66 Drive-In

3675 S. 6th Street,
Springfield, IL 62703

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Aerial of the 66 Drive-In credit Sangamon Valley Collection.

The 66 Drive-In was opened on June 6, 1952 when it was operated by Kerasotes Theatres. It was closed in 1986 and the screen was burnt down in 1991. The entrance is now Fit Club. The field itself is now FedEx.

Contributed by James Monroe

Recent comments (view all 9 comments)

MichaelKilgore on June 30, 2017 at 3:48 pm

The 1982-88 IMPAs list two Springfield drive-ins run by Kerasotes – the Kerasotes Twin (capacity 1400) AND the 66 (capacity 1000). At the position you map, Historic Aerials shows a single-screen layout. Should this be the listing for the 66 and the Kerasotes Twin get a separate Cinema Treasures listing?

DavidZornig on January 16, 2019 at 12:11 am

Drive-Ins.com lists the address as 3675 S. Sixth Street. Correct zip code is 62703 via street view. Opened 1949. Closed 1976. Screen burned down in 1991. 1000 car capacity.


MichaelKilgore on April 18, 2019 at 9:19 am

The original 66 (not Route 66) Drive-In first appeared in the Motion Picture Almanacs in the 1953-54 edition and persisted through the final MPA drive-in list in 1988, always owned by Kerasotes.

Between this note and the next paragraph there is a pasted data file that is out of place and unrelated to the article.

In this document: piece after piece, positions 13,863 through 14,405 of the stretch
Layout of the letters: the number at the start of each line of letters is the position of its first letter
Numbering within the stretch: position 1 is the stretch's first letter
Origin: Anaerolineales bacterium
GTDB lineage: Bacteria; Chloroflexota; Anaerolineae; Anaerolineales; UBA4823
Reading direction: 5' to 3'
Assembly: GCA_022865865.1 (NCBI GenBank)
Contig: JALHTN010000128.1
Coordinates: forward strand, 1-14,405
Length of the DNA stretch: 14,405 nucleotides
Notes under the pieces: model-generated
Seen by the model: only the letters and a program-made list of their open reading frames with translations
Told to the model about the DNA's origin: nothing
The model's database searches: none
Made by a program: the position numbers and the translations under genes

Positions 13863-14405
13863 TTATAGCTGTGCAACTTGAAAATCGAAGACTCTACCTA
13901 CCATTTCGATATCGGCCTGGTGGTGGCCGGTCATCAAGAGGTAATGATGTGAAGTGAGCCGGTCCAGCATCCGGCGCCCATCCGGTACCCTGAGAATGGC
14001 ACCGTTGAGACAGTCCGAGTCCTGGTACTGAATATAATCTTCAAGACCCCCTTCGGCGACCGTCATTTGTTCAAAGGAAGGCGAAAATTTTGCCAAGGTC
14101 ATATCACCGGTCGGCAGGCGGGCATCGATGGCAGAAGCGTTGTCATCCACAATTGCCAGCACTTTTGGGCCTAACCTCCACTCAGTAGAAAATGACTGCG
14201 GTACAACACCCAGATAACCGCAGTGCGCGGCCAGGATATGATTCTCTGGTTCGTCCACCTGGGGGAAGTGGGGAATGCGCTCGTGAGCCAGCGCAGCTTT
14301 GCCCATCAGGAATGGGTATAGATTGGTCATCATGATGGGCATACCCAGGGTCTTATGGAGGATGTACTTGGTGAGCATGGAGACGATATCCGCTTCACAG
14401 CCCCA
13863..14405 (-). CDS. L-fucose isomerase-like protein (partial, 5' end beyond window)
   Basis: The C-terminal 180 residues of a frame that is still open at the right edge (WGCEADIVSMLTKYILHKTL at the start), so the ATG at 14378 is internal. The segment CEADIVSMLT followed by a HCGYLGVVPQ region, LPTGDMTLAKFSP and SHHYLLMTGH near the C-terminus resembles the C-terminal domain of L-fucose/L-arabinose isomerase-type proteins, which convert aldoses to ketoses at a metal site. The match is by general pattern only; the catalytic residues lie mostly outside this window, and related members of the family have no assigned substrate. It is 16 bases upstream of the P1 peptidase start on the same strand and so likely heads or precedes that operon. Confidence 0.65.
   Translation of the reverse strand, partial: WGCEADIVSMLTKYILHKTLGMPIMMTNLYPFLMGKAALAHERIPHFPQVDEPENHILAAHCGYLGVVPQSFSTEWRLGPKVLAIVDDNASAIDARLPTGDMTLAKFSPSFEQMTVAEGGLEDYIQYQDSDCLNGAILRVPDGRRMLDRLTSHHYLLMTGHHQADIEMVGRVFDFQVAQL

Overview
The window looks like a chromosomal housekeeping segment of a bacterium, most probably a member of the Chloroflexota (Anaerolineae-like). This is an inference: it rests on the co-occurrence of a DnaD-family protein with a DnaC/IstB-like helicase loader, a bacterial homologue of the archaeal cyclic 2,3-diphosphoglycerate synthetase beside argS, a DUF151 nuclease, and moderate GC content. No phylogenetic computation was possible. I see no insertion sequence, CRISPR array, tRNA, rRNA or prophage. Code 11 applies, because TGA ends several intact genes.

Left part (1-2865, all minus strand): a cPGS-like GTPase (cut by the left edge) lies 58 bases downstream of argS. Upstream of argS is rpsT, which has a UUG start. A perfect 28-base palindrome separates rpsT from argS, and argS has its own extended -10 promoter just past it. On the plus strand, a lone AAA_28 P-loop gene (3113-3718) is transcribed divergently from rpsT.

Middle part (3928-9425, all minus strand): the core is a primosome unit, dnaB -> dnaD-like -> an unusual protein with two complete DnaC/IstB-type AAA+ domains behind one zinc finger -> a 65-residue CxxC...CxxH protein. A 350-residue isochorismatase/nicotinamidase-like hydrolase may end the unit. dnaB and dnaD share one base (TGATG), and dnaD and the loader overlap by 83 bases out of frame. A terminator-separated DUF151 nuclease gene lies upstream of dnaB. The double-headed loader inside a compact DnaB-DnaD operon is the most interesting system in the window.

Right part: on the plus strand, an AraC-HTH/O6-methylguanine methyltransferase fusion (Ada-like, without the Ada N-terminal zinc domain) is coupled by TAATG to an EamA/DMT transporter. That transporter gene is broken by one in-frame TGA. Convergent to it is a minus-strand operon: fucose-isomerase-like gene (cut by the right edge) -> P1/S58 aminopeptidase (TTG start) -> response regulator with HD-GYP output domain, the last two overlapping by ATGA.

It wasn’t present in a 1946 aerial photo of the site, and a 1993 photo showed it in the midst of getting converted to buildings.

MichaelKilgore on June 19, 2019 at 12:07 pm

The State Journal-Register reported on Aug. 3, 1991 that the old screen caught fire on Aug. 1 and was the be demolished. At that time, the drive-in was owned by Midwest Lodging, the parent company of Super 8 Lodge of Springfield, which was using the screen “to prop up a large, lighted Super 8 Lodge billboard, which could be seen from Interstate 55 and U.S. 36.”

The article said that the 66 closed in 1986.

MichaelKilgore on June 19, 2019 at 3:33 pm

The 66 Drive-In opened on June 6, 1952 with Joel McCrea in Cattle Drive and Donald O'Connor in Double Crossbones plus two cartoons. An article in that day’s Daily Illinois State Journal said that its curved screen tower was 80x80 feet, “said to be the largest in the state.” It had 1307 speakers on site, though some of them may have been for the seats “for those who do not wish to remain in their cars.”

Norman Plant
Norman Plant on June 19, 2019 at 11:31 pm

It was on US Route 66.

MichaelKilgore on June 20, 2019 at 8:59 am

As a rule of thumb, the vast majority of drive-ins with a number in their names are on or near a highway with that number. For example, that’s the reason it’s called the 19 Drive-In in Cuba MO.

MichaelKilgore on July 23, 2019 at 2:35 pm

“A large neon sign with 16-foot lettering, was installed at the 66 Drive-In on U. S. 66 south of Springfield, Ilk, owned and operated by Kerasotes and managed by Bill Ford.” — The Independent Film Journal, May 2, 1953

Those letters must have been on the back of the screen tower. The 66’s marquee was magnificent, but its letters don’t look anywhere near that tall.

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